Paper No. 7
Presentation Time: 2:45 PM


LIU, Huaibao1, BRIGGS, Derek2, MCKAY, Robert1 and WITZKE, Brian J.3, (1)Iowa Geological & Water Survey, Iowa Department of Natural Resources, 109 Trowbridge Hall, Iowa City, IA 52242, (2)Dept. of Geology and Geophysics & Peabody Museum of Natural History, Yale University, 210 Whitney Avenue, P.O. Box 208109, New Haven, CT 06520, (3)Department of Earth and Environmental Sciences, University of Iowa, 115 Trowbridge Hall, Iowa City, IA 52242,

Two attributes demonstrate the unusual nature of the Middle Ordovician (Whiterockian, Darriwilian) Winneshiek Lagerstätte in northeast Iowa. First, the Lagerstätte was deposited in a shallow marine near-shore environment, most likely with a brackish influence. Second, multiple lines of evidence indicate that the present distribution of the Winneshiek Shale, which hosts the Lagerstätte, is limited to a 5.5 km diameter meteorite impact crater, the Decorah Impact Structure. The restricted environment resulted in a faunal composition dramatically different from normal marine shelly faunas: common Paleozoic taxa including trilobites, graptolites, corals, echinoderms, bryozoans, and non-linguloid brachiopods are all absent. Low oxygen levels and quiet conditions at the bottom of the crater provided conditions for the preservation of taxa living in the water column, including non-biomineralized remains.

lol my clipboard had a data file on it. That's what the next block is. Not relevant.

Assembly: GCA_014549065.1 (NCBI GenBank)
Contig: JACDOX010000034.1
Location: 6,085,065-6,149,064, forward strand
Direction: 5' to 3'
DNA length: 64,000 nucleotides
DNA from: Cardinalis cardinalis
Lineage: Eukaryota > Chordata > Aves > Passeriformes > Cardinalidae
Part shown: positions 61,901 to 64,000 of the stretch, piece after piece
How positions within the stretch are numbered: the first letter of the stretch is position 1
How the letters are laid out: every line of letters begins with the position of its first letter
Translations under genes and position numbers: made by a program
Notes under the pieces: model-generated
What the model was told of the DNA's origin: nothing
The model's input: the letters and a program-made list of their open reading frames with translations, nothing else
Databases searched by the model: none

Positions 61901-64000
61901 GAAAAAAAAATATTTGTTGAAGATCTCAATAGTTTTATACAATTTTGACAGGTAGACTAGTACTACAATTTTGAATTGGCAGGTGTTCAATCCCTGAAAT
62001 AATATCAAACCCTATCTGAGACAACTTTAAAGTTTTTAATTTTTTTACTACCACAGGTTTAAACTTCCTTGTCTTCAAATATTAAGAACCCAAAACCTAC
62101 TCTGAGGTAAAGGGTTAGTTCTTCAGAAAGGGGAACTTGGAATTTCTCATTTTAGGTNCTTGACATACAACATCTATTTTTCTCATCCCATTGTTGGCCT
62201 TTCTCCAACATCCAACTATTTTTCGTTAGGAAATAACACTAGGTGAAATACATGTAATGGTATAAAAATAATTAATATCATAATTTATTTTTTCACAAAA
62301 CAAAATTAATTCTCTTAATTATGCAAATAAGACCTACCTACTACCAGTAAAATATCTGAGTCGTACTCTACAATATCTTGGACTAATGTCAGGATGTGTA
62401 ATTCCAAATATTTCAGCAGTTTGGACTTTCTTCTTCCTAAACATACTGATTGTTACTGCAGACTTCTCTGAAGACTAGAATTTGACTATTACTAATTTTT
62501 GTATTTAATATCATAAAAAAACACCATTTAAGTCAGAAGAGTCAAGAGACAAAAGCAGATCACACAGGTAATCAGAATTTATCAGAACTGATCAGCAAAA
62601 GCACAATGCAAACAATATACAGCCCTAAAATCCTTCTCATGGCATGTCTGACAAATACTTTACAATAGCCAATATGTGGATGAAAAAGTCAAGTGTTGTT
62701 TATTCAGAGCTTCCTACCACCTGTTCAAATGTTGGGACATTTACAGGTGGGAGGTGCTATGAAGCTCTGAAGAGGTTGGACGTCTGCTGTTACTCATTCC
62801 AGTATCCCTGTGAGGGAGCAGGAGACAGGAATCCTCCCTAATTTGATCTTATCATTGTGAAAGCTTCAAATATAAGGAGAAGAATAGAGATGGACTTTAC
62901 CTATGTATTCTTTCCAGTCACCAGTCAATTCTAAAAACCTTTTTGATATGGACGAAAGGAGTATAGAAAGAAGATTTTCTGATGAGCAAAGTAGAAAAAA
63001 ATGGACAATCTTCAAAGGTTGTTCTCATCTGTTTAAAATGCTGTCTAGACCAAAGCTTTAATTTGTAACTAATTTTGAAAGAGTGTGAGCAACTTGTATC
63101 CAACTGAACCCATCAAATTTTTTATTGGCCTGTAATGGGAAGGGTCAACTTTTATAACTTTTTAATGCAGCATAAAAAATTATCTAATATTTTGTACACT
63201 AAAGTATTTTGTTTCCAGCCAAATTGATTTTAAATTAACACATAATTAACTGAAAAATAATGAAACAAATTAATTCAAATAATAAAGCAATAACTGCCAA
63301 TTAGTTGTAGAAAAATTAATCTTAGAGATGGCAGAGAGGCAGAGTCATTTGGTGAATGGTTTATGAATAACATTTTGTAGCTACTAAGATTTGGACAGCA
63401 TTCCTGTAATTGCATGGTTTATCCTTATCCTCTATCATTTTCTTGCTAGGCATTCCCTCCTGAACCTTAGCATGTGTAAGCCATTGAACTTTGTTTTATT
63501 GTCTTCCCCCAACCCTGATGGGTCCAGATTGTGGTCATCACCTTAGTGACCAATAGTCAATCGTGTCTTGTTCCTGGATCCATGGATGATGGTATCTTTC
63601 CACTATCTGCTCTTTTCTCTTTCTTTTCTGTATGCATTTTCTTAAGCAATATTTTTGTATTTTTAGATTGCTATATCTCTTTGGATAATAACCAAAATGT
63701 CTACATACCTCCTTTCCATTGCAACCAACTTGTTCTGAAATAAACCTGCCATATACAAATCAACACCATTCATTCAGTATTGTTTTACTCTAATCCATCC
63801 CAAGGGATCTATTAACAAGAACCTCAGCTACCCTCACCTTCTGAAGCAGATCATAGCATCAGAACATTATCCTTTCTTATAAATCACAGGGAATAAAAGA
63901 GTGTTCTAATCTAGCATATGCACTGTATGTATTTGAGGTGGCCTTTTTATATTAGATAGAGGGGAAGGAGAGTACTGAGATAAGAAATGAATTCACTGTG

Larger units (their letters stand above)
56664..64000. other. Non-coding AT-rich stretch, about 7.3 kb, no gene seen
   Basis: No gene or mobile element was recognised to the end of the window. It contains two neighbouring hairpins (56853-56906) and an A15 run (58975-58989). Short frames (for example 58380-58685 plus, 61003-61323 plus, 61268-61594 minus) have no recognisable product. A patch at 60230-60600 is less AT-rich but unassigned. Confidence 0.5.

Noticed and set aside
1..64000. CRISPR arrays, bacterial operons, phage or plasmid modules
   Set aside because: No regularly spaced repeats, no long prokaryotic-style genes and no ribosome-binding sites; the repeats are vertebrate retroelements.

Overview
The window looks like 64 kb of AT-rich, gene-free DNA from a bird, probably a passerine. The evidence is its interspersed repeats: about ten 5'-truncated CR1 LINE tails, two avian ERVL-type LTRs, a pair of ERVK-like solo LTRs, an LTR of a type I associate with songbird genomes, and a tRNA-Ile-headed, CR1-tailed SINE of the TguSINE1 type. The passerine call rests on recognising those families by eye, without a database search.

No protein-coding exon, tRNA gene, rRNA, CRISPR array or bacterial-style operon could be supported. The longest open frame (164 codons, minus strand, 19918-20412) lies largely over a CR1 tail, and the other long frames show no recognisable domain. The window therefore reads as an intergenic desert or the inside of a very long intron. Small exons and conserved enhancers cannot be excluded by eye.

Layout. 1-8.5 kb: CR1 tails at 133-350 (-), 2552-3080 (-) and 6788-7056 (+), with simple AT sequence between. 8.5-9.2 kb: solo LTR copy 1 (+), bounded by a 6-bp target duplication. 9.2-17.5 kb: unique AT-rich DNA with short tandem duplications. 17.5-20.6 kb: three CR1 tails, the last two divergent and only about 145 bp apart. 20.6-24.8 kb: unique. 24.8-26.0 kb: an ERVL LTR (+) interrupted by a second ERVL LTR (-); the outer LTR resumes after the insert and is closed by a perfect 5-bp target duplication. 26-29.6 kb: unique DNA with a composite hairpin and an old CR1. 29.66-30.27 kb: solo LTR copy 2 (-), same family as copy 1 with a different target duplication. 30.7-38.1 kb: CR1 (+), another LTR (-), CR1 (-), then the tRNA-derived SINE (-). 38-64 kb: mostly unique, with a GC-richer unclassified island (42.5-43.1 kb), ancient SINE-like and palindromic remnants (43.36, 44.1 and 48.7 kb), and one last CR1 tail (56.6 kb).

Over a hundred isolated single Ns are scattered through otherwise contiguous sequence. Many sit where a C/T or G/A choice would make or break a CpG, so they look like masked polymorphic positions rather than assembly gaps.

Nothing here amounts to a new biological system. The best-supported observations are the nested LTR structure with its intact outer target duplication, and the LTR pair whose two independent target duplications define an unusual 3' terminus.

The Winneshiek fauna is comprised of conodonts, a diversity of arthropods, linguloids, rare fishes and a variety of coprolites and cololites. Conodonts are the most abundant fossil group in the Winneshiek fauna, but the taxonomic diversity is relatively low. Unusually large conodonts (with individual elements commonly >10 mm) with robust basal plates and fibrous denticles likely represent a new taxon of Conodonta. Arthropods from the Winneshiek include phyllocarids, eurypterids, ostracods and a small number of other new forms. They are characterized by biomineralized and organic cuticles and sometimes preserve gut traces. Eurypterids from this fauna are the earliest record from Laurentia. At least two diffent phyllocarids are present, the largest with valves more than 80 mm long and a phosphatic cuticle. Abundant algae and possible plant tissues are also recognized. Coprolites and cololites indicate that predators were feeding on different elements of the fauna including conodonts and more rarely phyllocarids. A number of coprolites contain concentrations of rounded sand grains. Thus, the Winneshiek Lagerstätte provides a unique window on Ordovician life in Laurentia, augmenting the normal fossil record.